Because it has changed so little since the Nineteenth Century, it is a natural location for western films and several were filmed here. They include “The Mexican” with Brad Pitt, “Bandidas” with Salma Hayak and Penelope Cruz and “The Treasure Of The Sierra Madre” with Humphrey Bogart.
We drove there today, paid the $20 Peso fee to enter the tunnel, found a place to park on one of the very narrow streets and walked around much of the town. The town is built on the side of a mountain so walking involves much up and down climbing and at 9000 feet elevation, your heart and lungs really feel it. Real de Catorce would be a very healthy place to live!
In an RV it is not that simple! You do your thing, turn on the pump and, if you have enough water in the tank, flush. After that you deal with the part that did not flush. I will spare you the details.
Then you watch the level build up in the "Black" tank until you have to hook up Mr. Smelly Hose and dump the contents. This is assuming all goes well, otherwise there can be many problems.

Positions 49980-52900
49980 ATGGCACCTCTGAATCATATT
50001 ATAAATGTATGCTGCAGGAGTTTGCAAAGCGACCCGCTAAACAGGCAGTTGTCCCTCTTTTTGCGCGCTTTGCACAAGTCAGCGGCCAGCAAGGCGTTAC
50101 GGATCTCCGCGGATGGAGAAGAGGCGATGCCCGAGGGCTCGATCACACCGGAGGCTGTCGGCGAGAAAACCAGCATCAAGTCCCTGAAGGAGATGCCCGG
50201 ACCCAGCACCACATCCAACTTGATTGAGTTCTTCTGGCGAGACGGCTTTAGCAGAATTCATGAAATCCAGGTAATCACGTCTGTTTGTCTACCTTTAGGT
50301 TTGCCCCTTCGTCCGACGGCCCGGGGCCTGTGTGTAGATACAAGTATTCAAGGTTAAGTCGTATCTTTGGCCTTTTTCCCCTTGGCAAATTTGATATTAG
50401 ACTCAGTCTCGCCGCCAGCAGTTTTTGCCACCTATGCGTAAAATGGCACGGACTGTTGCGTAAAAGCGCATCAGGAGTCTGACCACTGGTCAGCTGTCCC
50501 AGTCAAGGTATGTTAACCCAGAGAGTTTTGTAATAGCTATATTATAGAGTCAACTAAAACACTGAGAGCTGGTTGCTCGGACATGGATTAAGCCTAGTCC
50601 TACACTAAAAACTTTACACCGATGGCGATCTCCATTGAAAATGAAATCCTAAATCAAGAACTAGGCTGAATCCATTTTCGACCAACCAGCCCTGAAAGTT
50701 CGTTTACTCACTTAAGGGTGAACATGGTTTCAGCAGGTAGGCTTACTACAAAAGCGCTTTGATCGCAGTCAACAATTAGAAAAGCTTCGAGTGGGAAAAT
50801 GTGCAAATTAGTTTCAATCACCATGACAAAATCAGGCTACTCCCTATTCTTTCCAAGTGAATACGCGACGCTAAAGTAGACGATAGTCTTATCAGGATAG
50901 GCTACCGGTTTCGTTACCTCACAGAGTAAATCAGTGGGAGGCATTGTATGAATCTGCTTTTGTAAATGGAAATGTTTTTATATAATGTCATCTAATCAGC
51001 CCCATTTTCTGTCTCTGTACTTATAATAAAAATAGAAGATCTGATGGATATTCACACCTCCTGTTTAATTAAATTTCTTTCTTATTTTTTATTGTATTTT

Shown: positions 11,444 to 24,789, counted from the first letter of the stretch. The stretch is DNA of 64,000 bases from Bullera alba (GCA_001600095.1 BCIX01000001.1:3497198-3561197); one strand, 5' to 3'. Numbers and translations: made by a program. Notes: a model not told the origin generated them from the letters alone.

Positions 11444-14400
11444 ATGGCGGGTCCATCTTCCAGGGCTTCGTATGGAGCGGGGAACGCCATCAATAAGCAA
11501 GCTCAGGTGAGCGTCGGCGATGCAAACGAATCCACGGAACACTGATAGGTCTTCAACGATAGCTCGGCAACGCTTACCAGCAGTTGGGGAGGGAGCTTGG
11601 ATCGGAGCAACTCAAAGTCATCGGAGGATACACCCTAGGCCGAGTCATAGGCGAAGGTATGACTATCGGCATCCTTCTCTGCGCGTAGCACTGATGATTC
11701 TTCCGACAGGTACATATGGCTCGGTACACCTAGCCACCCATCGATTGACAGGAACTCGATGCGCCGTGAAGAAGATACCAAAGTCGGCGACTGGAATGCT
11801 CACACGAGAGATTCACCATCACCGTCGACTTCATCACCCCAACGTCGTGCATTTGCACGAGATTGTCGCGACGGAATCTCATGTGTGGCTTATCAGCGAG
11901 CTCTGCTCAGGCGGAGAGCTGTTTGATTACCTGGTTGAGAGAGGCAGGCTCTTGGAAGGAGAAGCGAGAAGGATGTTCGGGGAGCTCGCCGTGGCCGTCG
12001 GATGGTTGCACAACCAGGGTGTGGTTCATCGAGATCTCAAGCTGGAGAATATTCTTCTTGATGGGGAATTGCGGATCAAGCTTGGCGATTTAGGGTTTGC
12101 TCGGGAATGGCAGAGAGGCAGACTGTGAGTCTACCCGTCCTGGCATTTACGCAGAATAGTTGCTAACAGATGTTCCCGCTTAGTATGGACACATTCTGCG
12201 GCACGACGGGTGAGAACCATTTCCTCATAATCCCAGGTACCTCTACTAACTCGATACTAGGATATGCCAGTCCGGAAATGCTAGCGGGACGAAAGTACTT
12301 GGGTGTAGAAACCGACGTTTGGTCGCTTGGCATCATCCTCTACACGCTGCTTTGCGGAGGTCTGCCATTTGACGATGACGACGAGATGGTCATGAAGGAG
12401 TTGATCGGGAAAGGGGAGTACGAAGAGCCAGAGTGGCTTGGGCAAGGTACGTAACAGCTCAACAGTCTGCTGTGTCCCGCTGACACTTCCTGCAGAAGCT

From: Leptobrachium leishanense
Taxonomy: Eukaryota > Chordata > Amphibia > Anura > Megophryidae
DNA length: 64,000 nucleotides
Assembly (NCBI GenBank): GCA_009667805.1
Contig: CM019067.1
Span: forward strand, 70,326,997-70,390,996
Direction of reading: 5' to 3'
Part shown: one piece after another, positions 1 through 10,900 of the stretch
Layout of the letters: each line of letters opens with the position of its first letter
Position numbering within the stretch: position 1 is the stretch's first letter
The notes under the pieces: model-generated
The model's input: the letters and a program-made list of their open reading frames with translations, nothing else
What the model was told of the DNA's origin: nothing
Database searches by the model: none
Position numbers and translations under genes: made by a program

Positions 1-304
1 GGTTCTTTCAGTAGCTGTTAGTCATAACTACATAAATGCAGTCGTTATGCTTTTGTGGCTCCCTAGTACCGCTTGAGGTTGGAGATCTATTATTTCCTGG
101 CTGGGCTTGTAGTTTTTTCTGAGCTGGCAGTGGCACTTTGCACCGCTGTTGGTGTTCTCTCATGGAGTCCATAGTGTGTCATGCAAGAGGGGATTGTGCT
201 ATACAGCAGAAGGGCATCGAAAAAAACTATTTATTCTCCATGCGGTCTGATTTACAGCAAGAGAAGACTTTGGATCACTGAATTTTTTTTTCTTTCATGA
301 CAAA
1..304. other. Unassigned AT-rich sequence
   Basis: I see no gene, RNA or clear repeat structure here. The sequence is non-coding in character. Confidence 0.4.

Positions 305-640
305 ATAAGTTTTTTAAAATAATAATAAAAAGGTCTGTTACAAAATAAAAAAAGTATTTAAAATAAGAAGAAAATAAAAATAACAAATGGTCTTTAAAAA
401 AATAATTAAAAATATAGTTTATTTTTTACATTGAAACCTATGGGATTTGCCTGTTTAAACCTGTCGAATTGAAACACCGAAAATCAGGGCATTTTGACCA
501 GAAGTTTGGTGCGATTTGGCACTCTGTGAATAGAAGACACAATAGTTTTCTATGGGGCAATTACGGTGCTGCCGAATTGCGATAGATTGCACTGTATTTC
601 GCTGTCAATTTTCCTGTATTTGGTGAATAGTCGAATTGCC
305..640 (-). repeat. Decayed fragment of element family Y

The worse problem happens when, because of ignorance, you leave the hose connected and the dump valve open all the time you are parked and hooked up. This creates what is fondly called "The Cone Of Death". This occurs when the "liquids" are allowed to drain out, leaving the "solids" behind. The solids build up in a cone shaped, hard as rock sculpture in the holding tank. Eventually this mass takes up most of the space in the tank and requires you to get very dirty. People have tried to come up with home made formulas of cleaning products to dissolve the "cone" but anything powerful enough to dissolve the "cone" is also strong enough to dissolve (or at least damage) the holding tank so that solution is of limited value. If you can see down into the tank you can take a stick and pound the mound into submission. Sometimes this works and sometimes not. You hope it does. I do not leave the valve open (any more). I always make a very liquidy slurry that dumps very well. I am proud of my natural ability to do this.